A cadaver’s spine crippled by severe scoliosis may be a sight only an aspiring doctor could love. And it enthralled Christopher Koehler ScM’18 MD’22 when he took anatomy for the inaugural class of the Brown Gateways to Medicine, Health Care, and Research Program last year.
“I thought it was the coolest experience in the world,” says Koehler, now in his first year at the Warren Alpert Medical School. But Gateways—which grants a master’s degree or a certificate in medical science—also teaches anatomy digitally. A visualization app hooked up to a large screen in the anatomy lab, for example, shows students complete and idealized structures.
But, says Adam Howard ScM’18, now at the Mayo Clinic School of Medicine, “It’s very different when you’re looking at a fixed specimen than when you’re looking at a 3-D model. You try to reconcile the differences and understand what constitutes anatomic variation.”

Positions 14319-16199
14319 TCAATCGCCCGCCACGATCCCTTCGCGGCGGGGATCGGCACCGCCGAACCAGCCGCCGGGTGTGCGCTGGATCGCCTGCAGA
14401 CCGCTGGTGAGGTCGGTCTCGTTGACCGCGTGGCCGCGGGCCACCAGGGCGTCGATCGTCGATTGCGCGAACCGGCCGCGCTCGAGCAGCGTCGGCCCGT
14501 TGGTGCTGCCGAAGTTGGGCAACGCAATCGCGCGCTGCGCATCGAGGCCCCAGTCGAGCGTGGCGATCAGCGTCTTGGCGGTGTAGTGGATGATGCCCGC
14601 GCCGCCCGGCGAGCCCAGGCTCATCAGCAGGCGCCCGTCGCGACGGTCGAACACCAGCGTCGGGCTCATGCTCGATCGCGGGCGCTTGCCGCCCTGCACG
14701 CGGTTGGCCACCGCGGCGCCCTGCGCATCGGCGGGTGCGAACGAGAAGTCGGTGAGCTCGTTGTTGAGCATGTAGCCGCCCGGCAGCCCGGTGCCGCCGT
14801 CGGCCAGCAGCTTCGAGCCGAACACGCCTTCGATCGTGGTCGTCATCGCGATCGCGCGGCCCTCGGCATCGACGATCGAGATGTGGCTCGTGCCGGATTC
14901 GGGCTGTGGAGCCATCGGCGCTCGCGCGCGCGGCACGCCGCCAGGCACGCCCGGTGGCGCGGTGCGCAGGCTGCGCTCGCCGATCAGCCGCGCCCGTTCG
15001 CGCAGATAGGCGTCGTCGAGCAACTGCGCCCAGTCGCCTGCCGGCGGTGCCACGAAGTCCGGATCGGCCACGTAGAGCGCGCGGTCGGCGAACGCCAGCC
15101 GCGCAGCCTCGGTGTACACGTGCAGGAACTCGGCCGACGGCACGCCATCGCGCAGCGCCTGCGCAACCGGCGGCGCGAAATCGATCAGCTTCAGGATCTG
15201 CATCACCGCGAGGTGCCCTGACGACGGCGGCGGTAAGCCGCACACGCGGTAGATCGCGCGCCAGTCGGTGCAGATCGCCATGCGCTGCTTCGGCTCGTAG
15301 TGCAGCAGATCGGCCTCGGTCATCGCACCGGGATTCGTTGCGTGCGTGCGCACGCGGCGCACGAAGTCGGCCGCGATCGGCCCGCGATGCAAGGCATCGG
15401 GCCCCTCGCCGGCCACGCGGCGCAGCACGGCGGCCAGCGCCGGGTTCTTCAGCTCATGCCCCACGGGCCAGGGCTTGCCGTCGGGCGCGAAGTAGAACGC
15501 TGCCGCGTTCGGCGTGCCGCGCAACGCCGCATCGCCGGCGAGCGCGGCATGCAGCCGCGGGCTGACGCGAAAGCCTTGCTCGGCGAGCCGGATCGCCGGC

Amy Chew, PhD, director of the Gateways anatomy course and a lecturer in ecology and evolutionary biology, has worked with apps, virtual reality programs, and even digital tables that display detailed models based on photos of a dissected cadaver. But in her 15 years of teaching anatomy she has yet to encounter a substitute for real bodies.
While the dynamic imagery offers reliable depictions of typical anatomy, “there are a lot of things that you can’t do,” says Chew, who opened
cadavers to point out structures to Gateways students.
Cadavers offer benefits beyond dissection, too, like teaching students to respect and honor the bodies themselves. Chew keeps the cadavers’ eyes covered during the course, and she introduced one as the students’ first patient.
“It’s a human body. It’s not a collection of hydrocarbon,”
Howard says. “It represents a sort of existential growth where you learn
about, simultaneously, the beauty but also the horrifying ephemerality of our lives.”